Since the original procurement of the HFS computer systems, a rolling programme of upgrades of the principal hardware components (IBM p-Series computers, an IBM 3494 Automated Tape Library and 3590E tape drives) has kept system capacity ahead of demand. Two TSM servers are currently hosted on the M80, one for the server backup service and the other for the long term archive service. The H70 runs a single TSM server and provides the desktop backup service. All services have had satisfactory performance throughout the year. The main challenge has been in keeping apace with recent substantial growth in demand, particularly in the backup service. As in the previous year, the server service is showing the fastest rate of increase; both desktop backup and archive continue to grow steadily.

Figure Figure 10, Desktop Storage (TB) shows almost 50% growth in the desktop backup service over the year, measured in TB data held on the server and is broken down by divison. Figure Figure 11, Desktop Storage share (%) shows the proportion of desktop backup data, over the year, by divison. Figure Figure 12, Server Storage (TB) shows almost 90% growth over the year for the departmental/college server backup service; Figure Figure 13, Server Storage share (%) shows the divisional proportions. There has been a steady 23% growth in archive, without any significant change in the overall distribution by division.
Desktop Storage (TB)
Figure 10. Desktop Storage (TB)
Desktop Storage share (%)
Figure 11. Desktop Storage share (%)
Server Storage (TB)
Figure 12. Server Storage (TB)
Server Storage share (%)
Figure 13. Server Storage share (%)
Figures Figure 14, Backup & Archive (TB) and Figure 15, Backup & Archive (Millions) give an indication of overall growth for the combined archive and backup services detailing growth in files and data in TB. They are indicative of substantial rates of growth. Figure Figure 16, Service share by service type gives a proportional breakdown of HFS data into the three types. Figure Figure 17, Service share by division gives an end of year divisional breakdown of HFS data held overall. Figures Figure 18, Desktop clients by platform and Figure 19, Server clients by platform gives a snapshot breakdown for the Desktop and Server backup service clients by operating system type. These breakdowns are an indicator of overall platform take-up across the university.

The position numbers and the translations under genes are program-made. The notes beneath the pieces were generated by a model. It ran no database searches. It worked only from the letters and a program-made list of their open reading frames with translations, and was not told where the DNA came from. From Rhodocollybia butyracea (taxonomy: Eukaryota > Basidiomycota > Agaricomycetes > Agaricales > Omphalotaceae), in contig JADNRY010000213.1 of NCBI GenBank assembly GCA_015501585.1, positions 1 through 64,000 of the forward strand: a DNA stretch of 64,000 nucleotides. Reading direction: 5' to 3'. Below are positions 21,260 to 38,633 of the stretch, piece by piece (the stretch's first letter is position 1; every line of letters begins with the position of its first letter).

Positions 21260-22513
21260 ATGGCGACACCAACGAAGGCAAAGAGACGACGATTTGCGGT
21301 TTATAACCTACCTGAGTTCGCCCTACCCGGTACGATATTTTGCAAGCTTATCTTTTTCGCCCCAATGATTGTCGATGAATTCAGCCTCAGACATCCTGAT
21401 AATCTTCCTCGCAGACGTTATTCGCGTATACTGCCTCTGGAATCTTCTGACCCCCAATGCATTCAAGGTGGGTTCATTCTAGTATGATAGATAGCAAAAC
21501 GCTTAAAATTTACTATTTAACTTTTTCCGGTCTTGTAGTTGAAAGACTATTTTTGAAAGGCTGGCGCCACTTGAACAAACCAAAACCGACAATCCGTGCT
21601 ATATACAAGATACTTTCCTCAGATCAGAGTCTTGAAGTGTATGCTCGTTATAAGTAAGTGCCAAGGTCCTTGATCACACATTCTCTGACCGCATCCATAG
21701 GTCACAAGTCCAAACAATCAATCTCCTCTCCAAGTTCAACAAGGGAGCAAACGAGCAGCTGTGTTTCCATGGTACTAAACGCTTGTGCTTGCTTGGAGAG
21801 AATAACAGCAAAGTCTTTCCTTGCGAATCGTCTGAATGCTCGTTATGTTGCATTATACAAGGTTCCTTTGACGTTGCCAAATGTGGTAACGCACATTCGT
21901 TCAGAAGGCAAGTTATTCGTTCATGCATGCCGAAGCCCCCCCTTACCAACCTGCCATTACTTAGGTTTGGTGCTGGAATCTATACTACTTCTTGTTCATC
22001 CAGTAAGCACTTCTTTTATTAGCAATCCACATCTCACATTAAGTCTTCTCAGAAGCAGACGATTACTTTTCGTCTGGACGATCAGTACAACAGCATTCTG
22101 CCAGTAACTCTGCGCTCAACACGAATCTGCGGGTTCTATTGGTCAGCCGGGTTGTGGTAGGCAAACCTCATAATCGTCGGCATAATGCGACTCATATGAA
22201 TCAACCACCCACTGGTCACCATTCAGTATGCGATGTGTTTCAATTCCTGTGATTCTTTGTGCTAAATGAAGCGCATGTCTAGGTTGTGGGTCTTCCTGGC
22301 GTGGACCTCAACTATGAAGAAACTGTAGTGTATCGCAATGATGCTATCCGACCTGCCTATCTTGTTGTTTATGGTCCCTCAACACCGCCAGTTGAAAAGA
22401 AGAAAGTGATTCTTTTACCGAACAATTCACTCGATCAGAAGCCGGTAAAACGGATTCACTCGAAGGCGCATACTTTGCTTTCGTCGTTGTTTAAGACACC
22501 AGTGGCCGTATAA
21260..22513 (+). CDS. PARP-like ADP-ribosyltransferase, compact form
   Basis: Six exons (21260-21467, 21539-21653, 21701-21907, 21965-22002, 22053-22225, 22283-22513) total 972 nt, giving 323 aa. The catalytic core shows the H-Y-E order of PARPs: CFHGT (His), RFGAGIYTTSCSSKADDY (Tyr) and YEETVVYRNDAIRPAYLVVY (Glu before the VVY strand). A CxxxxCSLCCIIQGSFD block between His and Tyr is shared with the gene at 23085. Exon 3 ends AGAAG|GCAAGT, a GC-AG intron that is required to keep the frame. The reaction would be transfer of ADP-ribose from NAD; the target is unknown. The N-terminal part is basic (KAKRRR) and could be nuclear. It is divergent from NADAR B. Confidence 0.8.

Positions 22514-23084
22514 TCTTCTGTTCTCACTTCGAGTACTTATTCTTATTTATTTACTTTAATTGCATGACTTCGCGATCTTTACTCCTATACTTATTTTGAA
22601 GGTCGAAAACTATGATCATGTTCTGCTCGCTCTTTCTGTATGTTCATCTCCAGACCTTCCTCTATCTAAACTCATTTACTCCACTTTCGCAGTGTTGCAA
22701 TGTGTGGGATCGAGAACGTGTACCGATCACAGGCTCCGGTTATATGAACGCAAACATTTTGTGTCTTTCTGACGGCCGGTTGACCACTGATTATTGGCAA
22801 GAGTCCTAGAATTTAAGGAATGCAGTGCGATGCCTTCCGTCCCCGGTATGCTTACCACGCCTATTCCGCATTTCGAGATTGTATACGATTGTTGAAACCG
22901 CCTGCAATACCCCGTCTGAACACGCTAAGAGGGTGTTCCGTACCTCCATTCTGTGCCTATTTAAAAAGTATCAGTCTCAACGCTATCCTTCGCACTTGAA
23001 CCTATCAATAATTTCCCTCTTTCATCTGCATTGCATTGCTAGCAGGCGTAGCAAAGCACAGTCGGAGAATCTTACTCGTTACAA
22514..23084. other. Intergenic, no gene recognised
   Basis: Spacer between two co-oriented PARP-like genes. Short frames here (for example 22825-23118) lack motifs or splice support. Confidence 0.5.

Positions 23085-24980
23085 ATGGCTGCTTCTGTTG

Backup & Archive (TB)
Figure 14. Backup & Archive (TB)
Backup & Archive (Millions)
Figure 15. Backup & Archive (Millions)
Service share by service type Service share by division
Desktop clients by platform Server clients by platform

The HFS web pages have been completely re-written and amalgamated into the revitalised OUCS web pages. The TSM server and client software were upgraded from Version 4.1 to 4.2.

The contents of all primary tapes which reside in the automated tape library were re-written onto new double-length media during 2002; the operation began in February and was completed by the end of the summer, freeing up many tape slots in the library and helping to cope with the all round service growth in demand.

The site-wide HFS service continues to offer a highly reliable and available facility with great convenience and simplicity to the end user. Sustaining the level of service without any increase in HFS manpower or hardware resources was a very significant challenge. The HFS has been awarded significant HEFCE funding in the 2003/2004 period for major upgrades to the infrastructure, including the tape and robotics systems. The performance data collected during this period will be invaluable in planning the enhancements.